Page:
In my last post, I wrote about the Berlin Wall as a gash across the city. What brought me to the Berlin Wall Memorial was my visit just the day before to the DDR Museum in Berlin. That museum and its hands-on portrayal of life in the former DDR (called the German Democratic Republic or GDR in English) sparked my interest in knowing more about life in divided Berlin. (Besides the Berlin Memorial and the DDR Museum, I explored the Palace of Tears and the Stasi Museum too. I’ll get to them in later posts.)
The DDR Museum
While the DDR Museum explains how Berlin came to be divided and how it became, essentially, hermetically sealed by the building of the Berlin Wall, that’s not its primary focus.
Instead, this museum sheds light on what everyday life was like in Cold War Berlin and East Germany in general. With a range of active ways to experience the limitations that came with living in East Germany, it’s not at all a dry collection in glass cases.
East Germany did not have much selection in consumer goods, and they were often of poorer quality than what was available in West Germany. That means that not many of the everyday articles of life in East Germany remain. The DDR Museum has become their repository; if a former East German wants to see, for instance, the toys he played with as a child, or the dishes his family ate from, they’re likely to be displayed in this museum.
I met a woman one day in Berlin who told me she’d grown up in East Berlin. I told her I had visited the DDR Museum. Her response was “I don’t want to go there. I don’t need the reminder.” I wonder how many former East Germans visit this museum. And I wonder how many view it as a trip down memory lane, and how many see only bad memories.
Berlin’s Interactive Museum
The DDR Museum bills itself as Berlin’s Interactive Museum. Visitors are welcome to touch many of the exhibits. Even when they can’t be touched, they are mounted in cupboards and drawers which visitors can open to inspect the contents.
You can pick up the vintage phone in the reproduction of an East German apartment. Your children can play with the stuffed animals in the reproduction of a nursery school, where East German children began their indoctrination early. You can sit in a Trabi and pretend to drive, using a simulator showing a typical East German post-war housing development.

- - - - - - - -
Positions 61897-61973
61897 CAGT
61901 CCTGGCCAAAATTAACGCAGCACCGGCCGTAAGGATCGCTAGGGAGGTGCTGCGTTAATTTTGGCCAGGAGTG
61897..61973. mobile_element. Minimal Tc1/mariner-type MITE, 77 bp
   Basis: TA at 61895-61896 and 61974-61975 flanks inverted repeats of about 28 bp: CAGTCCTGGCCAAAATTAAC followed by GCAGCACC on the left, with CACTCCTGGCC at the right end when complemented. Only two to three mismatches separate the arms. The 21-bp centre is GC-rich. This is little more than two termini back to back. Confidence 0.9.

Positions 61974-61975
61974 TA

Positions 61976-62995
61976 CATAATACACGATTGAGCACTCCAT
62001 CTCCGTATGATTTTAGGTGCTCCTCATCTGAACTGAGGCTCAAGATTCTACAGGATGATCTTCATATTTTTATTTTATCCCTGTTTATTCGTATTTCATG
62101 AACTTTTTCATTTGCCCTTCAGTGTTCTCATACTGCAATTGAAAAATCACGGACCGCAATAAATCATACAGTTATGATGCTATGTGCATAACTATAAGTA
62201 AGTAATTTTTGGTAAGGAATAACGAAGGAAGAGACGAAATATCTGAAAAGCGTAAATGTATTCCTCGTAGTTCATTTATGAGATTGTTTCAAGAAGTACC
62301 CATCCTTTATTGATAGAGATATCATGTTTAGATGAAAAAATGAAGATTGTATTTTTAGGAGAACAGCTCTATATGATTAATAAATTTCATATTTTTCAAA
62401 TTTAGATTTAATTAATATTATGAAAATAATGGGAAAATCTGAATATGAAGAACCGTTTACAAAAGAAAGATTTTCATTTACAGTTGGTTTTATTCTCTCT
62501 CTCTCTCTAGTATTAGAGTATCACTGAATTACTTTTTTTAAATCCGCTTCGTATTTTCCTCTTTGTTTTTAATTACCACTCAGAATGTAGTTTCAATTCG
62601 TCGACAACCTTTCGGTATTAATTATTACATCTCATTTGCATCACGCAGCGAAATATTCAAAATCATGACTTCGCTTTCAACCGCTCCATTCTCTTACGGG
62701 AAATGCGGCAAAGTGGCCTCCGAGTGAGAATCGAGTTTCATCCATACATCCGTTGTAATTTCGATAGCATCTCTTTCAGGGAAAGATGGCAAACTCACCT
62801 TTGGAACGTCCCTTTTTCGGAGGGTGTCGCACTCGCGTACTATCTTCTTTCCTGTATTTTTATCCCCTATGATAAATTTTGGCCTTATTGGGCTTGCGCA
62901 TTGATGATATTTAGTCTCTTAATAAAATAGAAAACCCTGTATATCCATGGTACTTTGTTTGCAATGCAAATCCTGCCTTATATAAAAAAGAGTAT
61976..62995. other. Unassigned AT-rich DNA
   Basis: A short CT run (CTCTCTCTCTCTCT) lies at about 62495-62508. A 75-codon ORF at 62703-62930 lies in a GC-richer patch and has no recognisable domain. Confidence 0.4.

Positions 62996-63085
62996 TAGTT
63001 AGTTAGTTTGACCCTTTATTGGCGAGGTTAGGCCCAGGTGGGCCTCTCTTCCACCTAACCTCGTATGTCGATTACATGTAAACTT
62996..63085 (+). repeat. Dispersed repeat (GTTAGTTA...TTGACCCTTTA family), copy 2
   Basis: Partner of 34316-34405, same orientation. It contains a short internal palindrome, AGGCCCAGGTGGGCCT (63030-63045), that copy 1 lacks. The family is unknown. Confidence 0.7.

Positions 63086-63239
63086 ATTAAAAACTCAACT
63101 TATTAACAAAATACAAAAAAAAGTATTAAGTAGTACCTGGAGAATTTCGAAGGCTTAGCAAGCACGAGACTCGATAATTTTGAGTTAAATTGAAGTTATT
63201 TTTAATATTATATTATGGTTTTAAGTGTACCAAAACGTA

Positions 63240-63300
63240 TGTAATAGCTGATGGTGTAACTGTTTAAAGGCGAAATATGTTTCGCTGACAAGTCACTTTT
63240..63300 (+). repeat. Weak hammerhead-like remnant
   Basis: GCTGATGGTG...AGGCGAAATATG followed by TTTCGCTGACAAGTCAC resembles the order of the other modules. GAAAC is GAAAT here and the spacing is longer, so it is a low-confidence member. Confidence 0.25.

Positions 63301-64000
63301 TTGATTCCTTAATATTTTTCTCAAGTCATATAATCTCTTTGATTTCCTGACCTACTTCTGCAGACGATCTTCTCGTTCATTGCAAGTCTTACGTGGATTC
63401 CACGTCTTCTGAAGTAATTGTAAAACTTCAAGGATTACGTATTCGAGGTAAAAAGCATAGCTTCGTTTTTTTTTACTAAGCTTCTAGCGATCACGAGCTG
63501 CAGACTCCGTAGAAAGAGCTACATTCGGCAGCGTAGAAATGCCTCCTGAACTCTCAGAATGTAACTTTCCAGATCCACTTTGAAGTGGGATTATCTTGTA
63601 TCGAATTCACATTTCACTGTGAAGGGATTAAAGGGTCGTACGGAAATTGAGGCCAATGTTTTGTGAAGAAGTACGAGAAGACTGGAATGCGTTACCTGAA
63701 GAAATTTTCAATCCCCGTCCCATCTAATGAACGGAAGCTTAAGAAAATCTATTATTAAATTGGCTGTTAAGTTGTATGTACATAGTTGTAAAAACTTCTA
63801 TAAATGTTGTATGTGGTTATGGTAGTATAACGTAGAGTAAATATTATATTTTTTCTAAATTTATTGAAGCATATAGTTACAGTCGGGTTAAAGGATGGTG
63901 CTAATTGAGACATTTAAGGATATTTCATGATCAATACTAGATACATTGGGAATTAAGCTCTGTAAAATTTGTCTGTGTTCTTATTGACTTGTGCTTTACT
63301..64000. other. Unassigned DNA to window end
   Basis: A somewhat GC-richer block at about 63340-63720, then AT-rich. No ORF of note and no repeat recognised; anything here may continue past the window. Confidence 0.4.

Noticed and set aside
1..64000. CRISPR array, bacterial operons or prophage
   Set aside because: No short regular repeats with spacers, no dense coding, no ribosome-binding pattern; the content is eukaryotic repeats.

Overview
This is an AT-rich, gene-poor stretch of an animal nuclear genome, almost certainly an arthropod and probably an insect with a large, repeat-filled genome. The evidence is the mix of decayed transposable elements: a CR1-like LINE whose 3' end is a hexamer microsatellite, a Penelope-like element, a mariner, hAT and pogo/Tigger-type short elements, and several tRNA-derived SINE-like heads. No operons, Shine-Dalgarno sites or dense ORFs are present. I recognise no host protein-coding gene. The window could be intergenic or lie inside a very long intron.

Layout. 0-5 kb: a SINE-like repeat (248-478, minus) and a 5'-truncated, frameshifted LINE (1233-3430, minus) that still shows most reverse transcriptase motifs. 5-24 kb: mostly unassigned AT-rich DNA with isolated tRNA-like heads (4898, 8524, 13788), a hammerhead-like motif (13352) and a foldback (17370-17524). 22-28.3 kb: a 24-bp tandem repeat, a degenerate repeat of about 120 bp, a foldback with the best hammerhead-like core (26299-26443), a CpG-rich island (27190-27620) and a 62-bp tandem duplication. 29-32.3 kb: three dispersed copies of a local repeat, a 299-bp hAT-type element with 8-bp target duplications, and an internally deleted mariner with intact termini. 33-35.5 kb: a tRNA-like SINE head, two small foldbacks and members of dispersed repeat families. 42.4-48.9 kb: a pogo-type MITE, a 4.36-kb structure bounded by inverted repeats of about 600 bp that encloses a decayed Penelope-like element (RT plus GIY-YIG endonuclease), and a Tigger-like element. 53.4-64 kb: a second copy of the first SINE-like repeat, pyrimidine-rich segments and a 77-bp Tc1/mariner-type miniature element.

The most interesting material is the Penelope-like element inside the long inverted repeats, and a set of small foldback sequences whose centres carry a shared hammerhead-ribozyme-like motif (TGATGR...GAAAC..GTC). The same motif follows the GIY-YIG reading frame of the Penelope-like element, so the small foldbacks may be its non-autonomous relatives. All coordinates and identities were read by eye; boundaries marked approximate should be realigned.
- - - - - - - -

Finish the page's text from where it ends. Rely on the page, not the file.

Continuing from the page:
Exhibits cover all aspects of life in the DDR: education, work, the marketplace, surveillance by the Stasi, the media and music, and the excesses of the leadership. It’s all there.
Video clips, touch screens, buttons to push, levels to pull: this museum is attractive for children too, even if they don’t understand what it’s about. For adults, the explanatory signs in German and English give as much information as you’d like.
My Review of the DDR Museum
While I found the museum extremely effective at keeping the history of the DDR alive and accessible, it was very crowded. Apparently it expanded this year to accommodate the re-created apartment, which may, to some extent, explain the crowds.
It seems to me, however, that it’s overflowing the space it occupies. It needs about double the floor space to make the experience more pleasant for visitors. I had to skip over some displays because of the crowds of people waiting their turn or just looking on.
Nevertheless, I would certainly recommend visiting this museum. While other museums I visited – the Stasi Museum and the Palace of Tears – also address aspects of Cold War Germany, this one allowed me to get a real feel for the fear and restrictiveness of life in the DDR. If you only have time for one representation of life in Berlin in the Cold War, see this one.
Have you visited this museum? What were your impressions?